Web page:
Al Jazeera has a half-decent food show called Street Food. Here are parts one and two of the episode on Penang, Malaysia. You may recognize the section on the Gurney Drive Hawker Centre night market, which I talked about and posted photos from over here.
At one end of Persiaran Gurney (Gurney Drive) in Georgetown, there is a very large hawker centre that only operates at night. One nice thing about it is the large amount of choice available there. One not as nice thing is that prices are generally higher than at other hawker stalls. Saying that, however, the food is still pretty cheap by North American standards.
Like other hawker places, when you sit down you must purchase a drink. In this case, with so many tables, each section of tables are claimed by certain drink vendors. So you could be sitting at one table and have to order soy milk, and if you’re sitting at the next table over, which happens to be owned by a juice vendor, then you order juice. In my case, I had a delicious fresh squeezed watermelon juice from the stall in the photo.
This next hawker stall sold seafood. The cockles (similar to clams) in the baskets along the bottom of the photo were lightly cooked and really delicious. A friend asked me if those cuttlefish were real; yes they totally were.
Restoran 77 was one of the few non-hawker places we ate at while in Malaysia. And as the sign says, we were there for the curry fish head.
Not to say that we didn’t eat other things too. We had quite a few dishes actually, but the fish head was the one that stuck in my head. Tender, flaky bits of fish and okra, stewed in a curry sauce. The okra was a tiny bit slimy, but otherwise this dish was fantastic. I wish there had been more fish though. Especially since my grandmother ate half the dish before the rest of us could have a taste. (That’s her hand in the photo below, stealing more fish.)
Let’s see, we also had fried rice, tofu, some sort of vegetable that I can’t remember but from the looks of it is probably gai lan, and something in a clay stew pot that I also cannot remember – possibly chicken. Oh, and fresh orange juice served in beer glasses.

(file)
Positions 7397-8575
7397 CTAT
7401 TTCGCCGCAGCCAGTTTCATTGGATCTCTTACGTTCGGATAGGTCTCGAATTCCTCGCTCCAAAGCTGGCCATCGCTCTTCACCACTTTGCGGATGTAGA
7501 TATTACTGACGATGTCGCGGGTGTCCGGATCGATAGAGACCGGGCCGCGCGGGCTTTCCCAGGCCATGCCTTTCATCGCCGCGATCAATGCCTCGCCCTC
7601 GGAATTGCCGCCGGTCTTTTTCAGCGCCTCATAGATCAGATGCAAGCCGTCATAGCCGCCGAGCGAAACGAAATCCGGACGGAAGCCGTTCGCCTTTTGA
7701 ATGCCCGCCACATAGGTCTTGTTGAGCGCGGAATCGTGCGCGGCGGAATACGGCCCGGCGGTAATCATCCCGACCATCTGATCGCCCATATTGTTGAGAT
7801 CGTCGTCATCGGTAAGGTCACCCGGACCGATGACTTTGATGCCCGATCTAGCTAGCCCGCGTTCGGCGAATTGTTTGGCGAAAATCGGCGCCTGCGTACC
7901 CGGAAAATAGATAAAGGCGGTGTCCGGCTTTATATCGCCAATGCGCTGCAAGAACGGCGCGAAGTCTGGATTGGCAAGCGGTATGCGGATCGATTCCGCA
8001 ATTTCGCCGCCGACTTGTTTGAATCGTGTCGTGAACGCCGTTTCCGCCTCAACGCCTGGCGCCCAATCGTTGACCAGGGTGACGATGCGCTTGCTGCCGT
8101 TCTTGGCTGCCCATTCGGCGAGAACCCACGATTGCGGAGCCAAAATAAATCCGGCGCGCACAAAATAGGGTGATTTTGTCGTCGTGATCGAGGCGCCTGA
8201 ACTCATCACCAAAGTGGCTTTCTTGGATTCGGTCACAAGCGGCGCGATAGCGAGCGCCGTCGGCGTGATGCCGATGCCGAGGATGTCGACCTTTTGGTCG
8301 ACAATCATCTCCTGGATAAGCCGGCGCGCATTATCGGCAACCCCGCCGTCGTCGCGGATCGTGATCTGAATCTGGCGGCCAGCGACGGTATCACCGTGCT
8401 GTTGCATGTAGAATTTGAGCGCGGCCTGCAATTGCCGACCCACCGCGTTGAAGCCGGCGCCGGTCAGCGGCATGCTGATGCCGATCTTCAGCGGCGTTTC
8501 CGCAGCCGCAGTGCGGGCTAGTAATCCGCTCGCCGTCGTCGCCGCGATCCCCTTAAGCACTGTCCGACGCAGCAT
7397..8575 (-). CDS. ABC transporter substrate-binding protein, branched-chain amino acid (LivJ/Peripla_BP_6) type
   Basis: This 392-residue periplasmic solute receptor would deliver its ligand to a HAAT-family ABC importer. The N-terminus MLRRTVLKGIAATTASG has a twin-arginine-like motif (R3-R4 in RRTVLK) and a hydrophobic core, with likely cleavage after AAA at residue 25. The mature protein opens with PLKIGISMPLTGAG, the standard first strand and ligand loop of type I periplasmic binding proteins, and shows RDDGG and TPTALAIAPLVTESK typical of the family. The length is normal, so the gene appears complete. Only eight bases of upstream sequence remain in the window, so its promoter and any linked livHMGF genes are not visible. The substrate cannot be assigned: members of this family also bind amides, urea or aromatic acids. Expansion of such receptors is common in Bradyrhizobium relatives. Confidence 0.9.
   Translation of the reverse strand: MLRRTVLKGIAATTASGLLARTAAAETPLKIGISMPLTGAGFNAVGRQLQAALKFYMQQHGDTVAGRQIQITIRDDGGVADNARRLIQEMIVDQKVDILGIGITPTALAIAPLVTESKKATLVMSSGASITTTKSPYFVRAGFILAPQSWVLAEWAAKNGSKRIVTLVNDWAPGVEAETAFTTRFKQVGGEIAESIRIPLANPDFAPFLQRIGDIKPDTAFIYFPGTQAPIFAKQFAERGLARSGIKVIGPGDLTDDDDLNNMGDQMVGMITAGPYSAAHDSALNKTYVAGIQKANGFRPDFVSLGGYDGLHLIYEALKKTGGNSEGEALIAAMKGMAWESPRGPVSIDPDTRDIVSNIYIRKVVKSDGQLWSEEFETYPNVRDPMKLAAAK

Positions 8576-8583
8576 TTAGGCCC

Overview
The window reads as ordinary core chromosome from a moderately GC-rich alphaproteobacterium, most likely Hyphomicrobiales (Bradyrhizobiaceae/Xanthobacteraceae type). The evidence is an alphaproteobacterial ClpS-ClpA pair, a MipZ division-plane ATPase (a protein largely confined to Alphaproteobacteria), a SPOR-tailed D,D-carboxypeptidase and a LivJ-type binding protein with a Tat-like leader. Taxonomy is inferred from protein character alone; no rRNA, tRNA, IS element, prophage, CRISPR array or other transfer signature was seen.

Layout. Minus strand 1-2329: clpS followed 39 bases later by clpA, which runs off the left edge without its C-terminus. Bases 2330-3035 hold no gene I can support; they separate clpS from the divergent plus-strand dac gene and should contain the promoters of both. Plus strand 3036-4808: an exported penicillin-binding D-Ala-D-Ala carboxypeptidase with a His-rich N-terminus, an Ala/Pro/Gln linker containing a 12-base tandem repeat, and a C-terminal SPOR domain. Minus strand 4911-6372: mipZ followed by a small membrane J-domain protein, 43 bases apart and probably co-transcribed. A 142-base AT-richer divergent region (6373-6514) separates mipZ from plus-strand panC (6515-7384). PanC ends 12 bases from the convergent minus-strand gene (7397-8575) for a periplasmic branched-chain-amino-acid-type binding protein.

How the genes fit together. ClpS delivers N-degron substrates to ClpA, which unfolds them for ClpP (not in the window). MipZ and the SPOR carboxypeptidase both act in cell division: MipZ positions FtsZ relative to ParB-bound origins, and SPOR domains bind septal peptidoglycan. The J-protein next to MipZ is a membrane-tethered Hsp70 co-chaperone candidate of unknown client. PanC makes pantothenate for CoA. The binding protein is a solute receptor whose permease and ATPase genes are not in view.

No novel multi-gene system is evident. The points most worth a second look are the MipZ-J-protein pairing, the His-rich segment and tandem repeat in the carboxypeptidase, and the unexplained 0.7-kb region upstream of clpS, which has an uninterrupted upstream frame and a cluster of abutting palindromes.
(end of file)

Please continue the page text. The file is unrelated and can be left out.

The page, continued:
77-D Gurney Drive (a.k.a. Persiaran Gurney)
Georgetown, Penang, Malaysia
A couple of breakfasts were spent eating Malaysian flat breads at Restoran Khaleel, an Indian place near my hotel.
(By the way, “restoran” is Malay for “restaurant,” by the way. There’s this odd logic once you catch on to how Malay works… “ambulans” is “ambulance,” “polis” means “police,” “Amerika” is “America, and “air” means “water.” Okay, that last one is a bad example, but you know what I mean.)
Roti canai (pronounced chan-ai, in Singapore called roti prata) is a favourite of my family, and is one of the few Malaysian dishes that we have access to here in Canada. It’s made of wheat, is pan-fried and (when done right) is layered inside a bit like phyllo. To eat, you rip off a piece and dip it in curry. At this place, they served it with a lovely chicken curry.
While there, we also tried another kind of roti, a roti tosai. Roti tosai is made from rice and lentil flour. It’s thinner, more crepe-like, and is steamed. They also served it with three dips – a lentil curry (middle), a yellow curry (right), and a spiced coconut milk chutney (left). I really liked this as it wasn’t greasy like roti canai can be, and the variety of sauces made this dish interesting. (And no, I didn’t have Sprite for breakfast. Those culprits were my siblings.)
Did I miss Western breakfasts like toast and eggs and cereal? Not one bit.
Restoran Khaleel Sdn Bhd
Gurney Drive (a.k.a. Persiaran Gurney), Georgetown, Malaysia
One of the reasons why I loved my trip to Malaysia was getting to try so many new dishes.
This hawker stall, in front of a kopitiam (a kind of coffee shop/hawker cafe) on Gurney Drive (a.k.a. Persiaran Gurney) in Georgetown, Penang, Malaysia, served pancakes stuffed with various sweet and/or savory fillings. The dough is cooked into a thin, crepe-like skin (but crispy), filled, and folded like a taco. The traditional filling is creamed corn and peanuts, but now you can buy it filled with ham, chocolate, bananas, tuna, etc. It was fascinating to watch the vendor at work, and I took a video of him cooking my corn and peanut order. We didn’t see him at his spot every day; apparently he actually set up shop elsewhere in the morning, and only showed up on Gurney Drive after lunch if he had ingredients left over.
Many areas of Asia tends to treat corn as a dessert (in one shopping mall I saw an ice cream stand that also sold fresh corn on the cob). I’m not usually a fan of this, but I have to say, creamed corn and peanuts are a surprisingly good combination.
An additional photo and a video after the cut.